Call for more public awareness on Monetary Law Act

Thinappuyal English September 16, 2019 Comments Off on Call for more public awareness on Monetary Law Act

Central Bank Governor, Dr. Indrajit Coomaraswamy called on the public to be more aware of the proposed changes to the Monetary Law Act. He was speaking at the Central Bank Auditorium recently before an annual oration by political scientist and former advisor to the Ministry of Finance Razeen Sally.

Coomaraswamy said, “In modern central banking there is a strong conviction that there should be a separation, there should be coordination between fiscal and monetary policy, but you certainly don’t want fiscal dominance on monetary policy.”

“We have a very strong legacy of fiscal dominance. Such forbearance has not been helpful in terms of getting strong macro-economic outcomes in the economy. There are various monetary policy regimes that can be used. We don’t have the strength in the external sector to anchor the exchange rate. We have used monetary aggregates as an anchor for monetary policy for many years, but that relationship between monetary aggregates and inflation got weaker over time.”

The governor said that inflation targeting was already in place for the last five years. He said, “this is not a new thing, the Central Bank has been transitioning to a flexible targeting regime. We have pretty much transitioned. We are now a flexible inflation targeting regime. If the regime is embedded in the law as we would like it to be on the next day, nothing would change.”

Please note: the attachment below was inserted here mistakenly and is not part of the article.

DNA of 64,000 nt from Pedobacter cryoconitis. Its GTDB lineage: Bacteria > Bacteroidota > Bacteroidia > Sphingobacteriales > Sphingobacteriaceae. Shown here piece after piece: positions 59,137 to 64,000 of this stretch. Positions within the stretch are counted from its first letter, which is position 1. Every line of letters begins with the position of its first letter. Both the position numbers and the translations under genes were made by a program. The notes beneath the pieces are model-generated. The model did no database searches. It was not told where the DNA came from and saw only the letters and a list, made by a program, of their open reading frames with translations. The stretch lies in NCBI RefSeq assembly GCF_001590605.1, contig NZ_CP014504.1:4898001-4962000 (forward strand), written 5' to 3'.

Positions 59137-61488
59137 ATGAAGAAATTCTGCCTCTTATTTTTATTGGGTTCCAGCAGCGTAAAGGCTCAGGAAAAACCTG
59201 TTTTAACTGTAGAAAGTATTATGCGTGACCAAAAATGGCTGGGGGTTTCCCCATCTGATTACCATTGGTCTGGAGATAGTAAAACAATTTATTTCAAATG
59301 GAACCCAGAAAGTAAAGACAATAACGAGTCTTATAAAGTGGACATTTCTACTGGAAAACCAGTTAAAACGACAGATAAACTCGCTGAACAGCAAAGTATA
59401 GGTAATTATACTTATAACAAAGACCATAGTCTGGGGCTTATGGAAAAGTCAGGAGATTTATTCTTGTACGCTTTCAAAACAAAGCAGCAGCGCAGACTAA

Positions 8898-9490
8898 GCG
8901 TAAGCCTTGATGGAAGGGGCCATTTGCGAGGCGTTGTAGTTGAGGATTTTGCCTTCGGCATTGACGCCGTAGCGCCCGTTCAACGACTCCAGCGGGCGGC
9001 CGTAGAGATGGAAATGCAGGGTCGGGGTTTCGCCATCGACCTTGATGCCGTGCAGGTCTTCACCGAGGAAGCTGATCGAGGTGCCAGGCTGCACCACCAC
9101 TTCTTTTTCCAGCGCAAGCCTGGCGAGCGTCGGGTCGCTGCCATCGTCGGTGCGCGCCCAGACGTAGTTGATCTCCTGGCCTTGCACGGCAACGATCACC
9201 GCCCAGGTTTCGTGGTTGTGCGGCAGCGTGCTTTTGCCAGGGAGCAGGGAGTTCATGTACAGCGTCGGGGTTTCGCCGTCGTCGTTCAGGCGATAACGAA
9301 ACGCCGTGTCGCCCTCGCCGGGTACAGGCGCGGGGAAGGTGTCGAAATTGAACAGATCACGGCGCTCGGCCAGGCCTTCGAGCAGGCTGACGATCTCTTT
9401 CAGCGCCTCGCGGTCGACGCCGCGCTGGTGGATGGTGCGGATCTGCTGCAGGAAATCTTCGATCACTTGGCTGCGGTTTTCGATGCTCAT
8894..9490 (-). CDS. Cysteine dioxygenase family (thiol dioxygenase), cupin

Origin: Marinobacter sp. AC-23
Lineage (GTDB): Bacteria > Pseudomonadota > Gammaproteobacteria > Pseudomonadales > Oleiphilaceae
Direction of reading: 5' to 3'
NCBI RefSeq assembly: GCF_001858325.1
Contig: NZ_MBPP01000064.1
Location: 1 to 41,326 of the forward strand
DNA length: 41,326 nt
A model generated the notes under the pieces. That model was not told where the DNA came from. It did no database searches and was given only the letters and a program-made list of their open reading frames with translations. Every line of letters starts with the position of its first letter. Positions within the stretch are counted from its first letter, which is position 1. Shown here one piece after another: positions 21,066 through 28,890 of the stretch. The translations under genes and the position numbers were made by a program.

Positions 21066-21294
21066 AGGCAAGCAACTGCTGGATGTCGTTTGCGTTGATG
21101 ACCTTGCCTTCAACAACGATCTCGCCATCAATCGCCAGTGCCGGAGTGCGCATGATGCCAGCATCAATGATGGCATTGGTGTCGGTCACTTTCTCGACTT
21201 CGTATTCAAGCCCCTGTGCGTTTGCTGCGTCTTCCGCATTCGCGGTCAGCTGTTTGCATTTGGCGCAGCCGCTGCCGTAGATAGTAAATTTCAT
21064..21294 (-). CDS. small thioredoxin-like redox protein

He said “The biggest complaint policy-making in Sri Lanka is the lack of consistency. That is what everyone is saying. If the flexible targeting regime is embedded into law, then automatically you have greater consistency and predictability.”

He added “At the time the Monetary Law Act was written we had permanent secretaries. The Secretary to the Treasury was not a political appointee. Today, all secretaries are political appointees. It is highly questionable if you want a political appointee to the governance structure of the Central Bank.”

He said, “In future with the new Monetary Law Act the members of the governing board and the monetary policy board will be recommended by the Secretary of the Treasury with the concurrence of the constitutional council.”

“We probably have to raise US$ 3 billion a year for the foreseeable future. With Rating Agencies and international capital markets maintaining confidence is critical. We were able to raise US$ 2.4 billion 3 months after the political crisis through dollar-denominated sovereign bond issuances. One of the reasons we were able to do that was we were able to tell bond investors that there was such a monetary law act in the pipeline. There were fiscal rules in the country. Similarly, we were able to raise US$ 2 billion just two months after the April bombings. An important part of the narrative to the investors was that the legislature was in the making.”

Dr Coomaraswamy said the March and June government issuances were 3.5 times and 3 times oversubscribed respectively. “The (investor) confidence has been shown was due to the fact that we were moving to a clear framework for macroeconomic policy that was institutionalized. This Monetary Law Act is a groundbreaking piece of legislation.”

The Governor added thatin the future the governor will be answerable to parliament on the rate of inflation and in the near future the minutes of the meetings of the monetary board will be released with a time lag.